Skyrocketing domestic health care costs are tackled with sobriety in Escape Fire: The Fight to Rescue American Healthcare, but the film offers only, alas, a partial-solution analysis. Matthew Heineman and Susan Froemke’s documentary gets its title from a wildfire anecdote that speaks to the need to embrace risky tactics to survive—a clunky metaphor that isn’t indicative of its overall tack, which, aside from a few overly cartoony graphics, speaks to its hot-button topic with a clarity and urgency that never strays into fear-mongering. With spending on treatment and pharmaceuticals exceeding sustainable levels, the film proposes as an answer preventive measures that, it argues, would radically reduce disease—and costs. Making this contention, the film fingers Americans’ unhealthy behavior (overeating, lack of exercise, excessive smoking and drinking) as the root cause of the immense financial burden now placed on health care, though such claims would have further benefited from a wider variety of talking heads and less reliance on tragic Michael Moore–style personal-interest stories. More frustrating, however, is that by failing to equally address the other remedy for our current health care predicament—namely, the necessity of forcing drug companies and providers to charge less—Escape Fire winds up feeling like only one half of a larger argument.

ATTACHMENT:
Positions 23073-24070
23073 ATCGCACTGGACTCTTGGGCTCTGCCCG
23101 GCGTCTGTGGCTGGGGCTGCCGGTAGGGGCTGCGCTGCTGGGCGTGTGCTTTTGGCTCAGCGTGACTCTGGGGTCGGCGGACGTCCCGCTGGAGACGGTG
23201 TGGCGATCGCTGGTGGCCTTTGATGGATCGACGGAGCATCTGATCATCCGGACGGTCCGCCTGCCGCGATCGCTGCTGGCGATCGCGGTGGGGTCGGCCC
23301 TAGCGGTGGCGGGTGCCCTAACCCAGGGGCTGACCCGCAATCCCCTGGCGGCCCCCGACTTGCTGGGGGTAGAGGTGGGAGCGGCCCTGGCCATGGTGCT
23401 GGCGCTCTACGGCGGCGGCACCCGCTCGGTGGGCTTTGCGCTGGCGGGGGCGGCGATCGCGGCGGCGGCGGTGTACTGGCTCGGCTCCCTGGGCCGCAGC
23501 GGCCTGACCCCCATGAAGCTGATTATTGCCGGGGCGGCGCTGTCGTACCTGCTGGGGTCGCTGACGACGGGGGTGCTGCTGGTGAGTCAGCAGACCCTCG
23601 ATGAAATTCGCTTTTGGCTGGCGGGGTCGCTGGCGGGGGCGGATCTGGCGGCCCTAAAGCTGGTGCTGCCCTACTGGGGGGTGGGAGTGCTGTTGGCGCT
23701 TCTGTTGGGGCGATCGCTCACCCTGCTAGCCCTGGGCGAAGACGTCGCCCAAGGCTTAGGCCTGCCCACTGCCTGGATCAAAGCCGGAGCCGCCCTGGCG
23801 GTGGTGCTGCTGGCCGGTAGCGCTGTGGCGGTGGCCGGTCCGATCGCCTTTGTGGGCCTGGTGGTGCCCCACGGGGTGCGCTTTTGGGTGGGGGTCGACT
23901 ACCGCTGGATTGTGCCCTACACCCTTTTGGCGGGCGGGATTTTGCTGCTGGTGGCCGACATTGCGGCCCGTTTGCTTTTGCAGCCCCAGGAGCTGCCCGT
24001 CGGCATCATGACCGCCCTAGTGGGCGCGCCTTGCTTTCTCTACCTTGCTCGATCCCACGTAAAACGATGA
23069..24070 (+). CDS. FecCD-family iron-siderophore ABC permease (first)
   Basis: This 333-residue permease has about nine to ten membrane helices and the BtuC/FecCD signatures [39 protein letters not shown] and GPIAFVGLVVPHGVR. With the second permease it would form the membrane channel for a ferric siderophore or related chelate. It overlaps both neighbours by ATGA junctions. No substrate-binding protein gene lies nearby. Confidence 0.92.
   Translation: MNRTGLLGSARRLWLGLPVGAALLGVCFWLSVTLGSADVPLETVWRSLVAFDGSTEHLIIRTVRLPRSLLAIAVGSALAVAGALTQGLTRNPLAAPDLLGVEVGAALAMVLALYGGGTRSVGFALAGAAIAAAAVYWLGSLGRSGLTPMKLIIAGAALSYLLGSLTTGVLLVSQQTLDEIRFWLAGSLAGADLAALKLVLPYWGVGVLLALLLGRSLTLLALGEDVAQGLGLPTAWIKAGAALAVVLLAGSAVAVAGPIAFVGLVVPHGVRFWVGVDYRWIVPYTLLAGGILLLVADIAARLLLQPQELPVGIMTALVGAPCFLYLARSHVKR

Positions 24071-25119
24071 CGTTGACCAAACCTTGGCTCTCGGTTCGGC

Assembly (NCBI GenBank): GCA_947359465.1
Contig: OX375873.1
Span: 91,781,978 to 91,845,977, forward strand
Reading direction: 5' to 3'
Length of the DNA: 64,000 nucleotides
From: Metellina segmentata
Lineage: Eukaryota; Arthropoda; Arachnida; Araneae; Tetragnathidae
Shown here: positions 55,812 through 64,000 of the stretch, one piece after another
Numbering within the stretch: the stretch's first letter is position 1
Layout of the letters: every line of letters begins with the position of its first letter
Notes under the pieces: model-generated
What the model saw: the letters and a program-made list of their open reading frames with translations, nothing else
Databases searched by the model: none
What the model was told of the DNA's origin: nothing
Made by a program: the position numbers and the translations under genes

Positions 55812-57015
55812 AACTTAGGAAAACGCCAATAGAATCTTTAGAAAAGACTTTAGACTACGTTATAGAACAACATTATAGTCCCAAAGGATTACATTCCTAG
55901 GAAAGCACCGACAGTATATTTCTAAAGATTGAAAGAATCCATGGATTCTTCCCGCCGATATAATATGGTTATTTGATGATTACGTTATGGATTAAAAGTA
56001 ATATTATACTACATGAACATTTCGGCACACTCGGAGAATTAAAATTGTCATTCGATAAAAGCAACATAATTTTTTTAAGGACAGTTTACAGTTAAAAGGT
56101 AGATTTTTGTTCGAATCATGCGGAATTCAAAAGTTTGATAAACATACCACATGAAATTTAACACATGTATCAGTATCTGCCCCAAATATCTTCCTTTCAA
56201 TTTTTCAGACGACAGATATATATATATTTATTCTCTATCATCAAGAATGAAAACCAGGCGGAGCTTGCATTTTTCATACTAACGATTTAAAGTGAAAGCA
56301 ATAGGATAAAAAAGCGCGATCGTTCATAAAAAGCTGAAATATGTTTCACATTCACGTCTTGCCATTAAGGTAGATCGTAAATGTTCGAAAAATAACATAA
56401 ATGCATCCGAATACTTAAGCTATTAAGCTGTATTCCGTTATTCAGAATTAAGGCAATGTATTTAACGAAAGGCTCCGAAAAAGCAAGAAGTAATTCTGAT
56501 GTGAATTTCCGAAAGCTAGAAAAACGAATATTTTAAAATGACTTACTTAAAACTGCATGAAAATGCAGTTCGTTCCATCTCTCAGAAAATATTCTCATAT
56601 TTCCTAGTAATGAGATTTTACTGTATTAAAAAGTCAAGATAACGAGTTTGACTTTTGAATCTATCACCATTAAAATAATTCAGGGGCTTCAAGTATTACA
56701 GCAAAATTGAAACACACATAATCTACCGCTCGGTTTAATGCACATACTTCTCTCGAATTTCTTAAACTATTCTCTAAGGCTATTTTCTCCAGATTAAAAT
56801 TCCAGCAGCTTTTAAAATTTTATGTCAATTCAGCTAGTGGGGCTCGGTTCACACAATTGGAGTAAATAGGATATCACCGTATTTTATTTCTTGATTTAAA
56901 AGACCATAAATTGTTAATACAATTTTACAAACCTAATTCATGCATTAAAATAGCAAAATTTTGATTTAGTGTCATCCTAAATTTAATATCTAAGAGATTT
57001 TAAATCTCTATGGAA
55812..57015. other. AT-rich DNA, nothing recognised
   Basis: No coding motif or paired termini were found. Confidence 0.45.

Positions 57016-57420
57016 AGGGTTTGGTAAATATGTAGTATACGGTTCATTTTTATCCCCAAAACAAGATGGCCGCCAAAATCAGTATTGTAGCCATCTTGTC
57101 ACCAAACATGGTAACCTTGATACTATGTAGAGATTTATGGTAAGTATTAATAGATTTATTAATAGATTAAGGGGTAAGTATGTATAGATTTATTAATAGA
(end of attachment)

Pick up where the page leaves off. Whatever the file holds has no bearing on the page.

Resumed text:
This article from the Village Voice Archive was posted on October 3, 2012